First Edition thus. Signed by Author. Numbered Limited Edition #1254 / 3000. Hardcover in slipcase without flaws. Illustrated endpapers. Red silk ribbon marker bound in. #0621
Mortal Engines is a young-adult science fantasy novel by Philip Reeve, published by Scholastic UK in 2001. The book focuses on a futuristic, steampunk version of London, now a giant machine striving to survive on a world running out of resources.
Mortal Engines is the first book of a series, Mortal Engines Quartet, published from 2001 to 2006. It has been adapted as a 2018 feature film by Peter Jackson and Hollywood, though its movie universe is different from that of the book.
The book won a Nestlé Smarties Book Prize and the 2003 Blue Peter Book Award. It was shortlisted for the 2002 Whitbread Award, the 2004 ALA‘s Notable Books for Children award and the 2020 Blue Peter Awards 20th anniversary prize.
The book is set in a post-apocalyptic world, ravaged by the “Sixty Minute War”, a conflict that was so violent it caused massive geological upheaval. To escape the earthquakes, volcanic eruptions, and other instabilities, a Nomad leader called Nikola Quercus (known as god Nicholas Quirke by the time of the book) installed huge engines and wheels on London, and enabled it to dismantle (or eat) other cities for resources. The technology rapidly spread, and evolved into what is known as “Municipal Darwinism”. Although the planet has since become stable, Municipal Darwinism has spread to most of the world except for some parts of Asia and Africa. Because scientific progress has almost completely halted and much technological and scientific knowledge was lost during the war, “Old Tech” is highly prized and recovered by scavengers and archaeologists. Europe, some of Asia, North Africa, Antarctica, and the Arctic are dominated by Traction Cities, whereas North America – often identified as “the dead continent” due to the extensive destruction it suffered during the war – and the rest of the world is the stronghold of the Anti-Traction League, which seeks to keep cities from moving and thus stop the intense consumption of the planet’s remaining resources.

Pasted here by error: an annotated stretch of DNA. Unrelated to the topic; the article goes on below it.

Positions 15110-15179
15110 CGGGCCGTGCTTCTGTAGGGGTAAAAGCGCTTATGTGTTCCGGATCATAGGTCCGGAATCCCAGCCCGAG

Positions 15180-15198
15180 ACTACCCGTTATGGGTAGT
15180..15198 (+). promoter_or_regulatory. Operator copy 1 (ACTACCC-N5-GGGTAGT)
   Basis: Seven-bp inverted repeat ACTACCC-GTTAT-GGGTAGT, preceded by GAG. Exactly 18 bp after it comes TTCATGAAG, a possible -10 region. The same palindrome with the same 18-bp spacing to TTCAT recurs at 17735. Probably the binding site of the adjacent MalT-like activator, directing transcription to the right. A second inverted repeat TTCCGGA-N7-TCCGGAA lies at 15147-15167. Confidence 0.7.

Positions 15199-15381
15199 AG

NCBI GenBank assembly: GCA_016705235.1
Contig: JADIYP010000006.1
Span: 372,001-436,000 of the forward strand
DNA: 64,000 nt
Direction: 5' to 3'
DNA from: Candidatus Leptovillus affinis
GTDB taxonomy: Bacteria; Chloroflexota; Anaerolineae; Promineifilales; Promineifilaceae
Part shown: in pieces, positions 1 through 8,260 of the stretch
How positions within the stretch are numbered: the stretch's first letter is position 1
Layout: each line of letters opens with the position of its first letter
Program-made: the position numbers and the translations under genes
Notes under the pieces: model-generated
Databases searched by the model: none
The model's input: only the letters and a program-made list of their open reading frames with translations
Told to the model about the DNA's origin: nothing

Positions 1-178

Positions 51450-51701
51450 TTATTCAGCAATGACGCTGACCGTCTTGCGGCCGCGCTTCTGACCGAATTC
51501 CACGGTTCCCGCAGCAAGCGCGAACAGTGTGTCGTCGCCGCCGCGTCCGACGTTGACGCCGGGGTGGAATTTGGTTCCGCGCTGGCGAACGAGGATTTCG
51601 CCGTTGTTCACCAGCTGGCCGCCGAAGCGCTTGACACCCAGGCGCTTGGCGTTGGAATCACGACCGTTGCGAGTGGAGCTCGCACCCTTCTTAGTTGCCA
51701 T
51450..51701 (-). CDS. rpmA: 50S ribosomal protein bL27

London is the principal Traction City in the novel, which has returned to a Victorian-era society. London’s society is divided into four major and a number of minor Guilds. The Engineers are responsible for maintaining the machines necessary for the survival of London, many of which are found by the Guild of Historians. The Historians are in charge of collecting and preserving highly prized, often dangerous artifacts. The Navigators are responsible for steering and plotting the course of London. The Merchants are in charge of running London’s economy. London is officially ruled by an elected Mayor. The Lord Mayor is Magnus Crome, who is also the head of the Guild of Engineers. Like most Traction Cities, London is built on a series of tiers. This encourages the system of social classes, with the wealthier nobles at the top of the city and the lower classes further down, closer to the noise and pollution of the city’s massive engines. Atop the whole of London sits St Paul’s Cathedral: the only building known to have survived the Sixty Minute War.